Liberty students explore the skies

From left, Liberty Elementary fifth-grade teachers Shawn Sparks, Lisa Piatz and Karrie Velasquez let the first of their students’ balloons take off Dec. 3. - Kirk Boxleitner
From left, Liberty Elementary fifth-grade teachers Shawn Sparks, Lisa Piatz and Karrie Velasquez let the first of their students’ balloons take off Dec. 3.
— image credit: Kirk Boxleitner

MARYSVILLE — Literary studies met scientific exploration at Liberty Elementary Dec. 3, as three fifth-grade classrooms braved the early morning chill to send their creations into the sky.

The three classes made 15 hot air balloons between them, and Dec. 3 was the first day this year that the air was both cold and clear enough to send them aloft, with heavy supervision from their teachers.

The students’ path toward amateur ballooning began when they read “Danny the Champion of the World,” a novel by children’s author Roald Dahl. In the story, the child protagonist and his father engage in a number of activities together, including making their own hot air balloon. According to Shawn Sparks, one of the three Liberty Elementary fifth-grade teachers whose students took part in the project, the students quickly became enamored of recreating Danny’s feat in real life.

“The last time we did this, years ago, we got pretty good altitude on some of the balloons,” Sparks said Dec. 3. “One of them went up 100 feet. Each team of students is ready to fetch their balloons, but if one of them goes off the Liberty Elementary grounds, we have someone ready to drive out and go get it. We had one get as far as the stoplight at 47th Avenue and Grove Street.”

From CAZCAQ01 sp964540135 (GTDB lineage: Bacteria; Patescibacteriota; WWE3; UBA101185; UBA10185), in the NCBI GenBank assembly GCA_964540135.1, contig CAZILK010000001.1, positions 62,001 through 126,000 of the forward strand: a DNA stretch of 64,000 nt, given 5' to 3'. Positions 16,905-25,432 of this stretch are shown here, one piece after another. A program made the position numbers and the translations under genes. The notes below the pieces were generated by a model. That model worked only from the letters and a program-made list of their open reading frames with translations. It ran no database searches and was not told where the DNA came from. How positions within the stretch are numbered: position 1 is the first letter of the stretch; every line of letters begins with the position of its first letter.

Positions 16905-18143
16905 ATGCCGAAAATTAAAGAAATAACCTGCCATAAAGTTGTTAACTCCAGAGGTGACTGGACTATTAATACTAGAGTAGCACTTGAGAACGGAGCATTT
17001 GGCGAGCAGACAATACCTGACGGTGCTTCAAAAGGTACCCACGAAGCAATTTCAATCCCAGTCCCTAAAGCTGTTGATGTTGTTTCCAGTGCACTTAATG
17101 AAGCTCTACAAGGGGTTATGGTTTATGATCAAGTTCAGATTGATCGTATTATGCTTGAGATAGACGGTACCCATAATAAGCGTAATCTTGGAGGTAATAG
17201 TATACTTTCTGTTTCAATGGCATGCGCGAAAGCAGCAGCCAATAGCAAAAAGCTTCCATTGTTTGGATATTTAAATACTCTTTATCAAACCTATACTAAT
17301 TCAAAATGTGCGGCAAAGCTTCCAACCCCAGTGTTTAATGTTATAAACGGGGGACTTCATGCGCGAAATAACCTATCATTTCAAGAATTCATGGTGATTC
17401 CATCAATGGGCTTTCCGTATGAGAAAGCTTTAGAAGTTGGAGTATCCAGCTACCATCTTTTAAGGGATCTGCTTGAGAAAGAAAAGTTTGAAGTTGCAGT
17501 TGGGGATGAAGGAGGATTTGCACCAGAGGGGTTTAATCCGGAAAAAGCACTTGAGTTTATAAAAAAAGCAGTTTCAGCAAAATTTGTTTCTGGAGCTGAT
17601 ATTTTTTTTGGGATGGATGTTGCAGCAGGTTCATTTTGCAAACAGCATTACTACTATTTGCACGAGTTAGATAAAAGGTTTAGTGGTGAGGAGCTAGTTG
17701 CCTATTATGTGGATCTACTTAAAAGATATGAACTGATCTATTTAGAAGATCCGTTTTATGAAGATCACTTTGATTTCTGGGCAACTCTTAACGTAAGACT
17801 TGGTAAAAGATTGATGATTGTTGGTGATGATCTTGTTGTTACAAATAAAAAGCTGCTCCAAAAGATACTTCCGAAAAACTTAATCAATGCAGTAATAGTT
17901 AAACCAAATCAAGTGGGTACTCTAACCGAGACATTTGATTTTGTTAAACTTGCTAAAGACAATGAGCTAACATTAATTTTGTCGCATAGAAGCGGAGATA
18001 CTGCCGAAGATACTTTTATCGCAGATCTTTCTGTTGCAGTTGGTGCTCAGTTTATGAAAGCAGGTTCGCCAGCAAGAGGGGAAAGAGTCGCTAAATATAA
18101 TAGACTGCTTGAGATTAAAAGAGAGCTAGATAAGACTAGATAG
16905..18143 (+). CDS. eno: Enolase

For fellow fifth-grade teacher Karrie Velasquez, though, the balloon flying was an entirely new experience.

“I have no idea how high these will get,” Velasquez said. “This is a complete experiment.”

It was also a relatively painstaking experiment for the fifth-graders, who not only had to wait a full month after finishing their balloons for just the right weather conditions to launch them, but also spent several weeks assembling the balloons in the first place.

“They made them out of tissue paper and Elmer’s glue,” Velasquez said. “They had to glue a piece, wait for it to dry, glue again, and do it all over again.”

Velasquez cited the experiment as a means of meeting state educational standards for students to engage in scientific investigation, construction and follow-through.

Velasquez, Sparks and fellow fifth-grade teacher Lisa Piatz launched the balloons for their students, by holding their open ends over a flue that was attached to a camp stove, which provided the heat to lift the balloons.

Not all of the balloons soared as majestically as eagles. At least one barely made it above the students’ heads. The first balloon of the day, however, took off like a shot, and stayed in the air for a few minutes before coming back down to earth.

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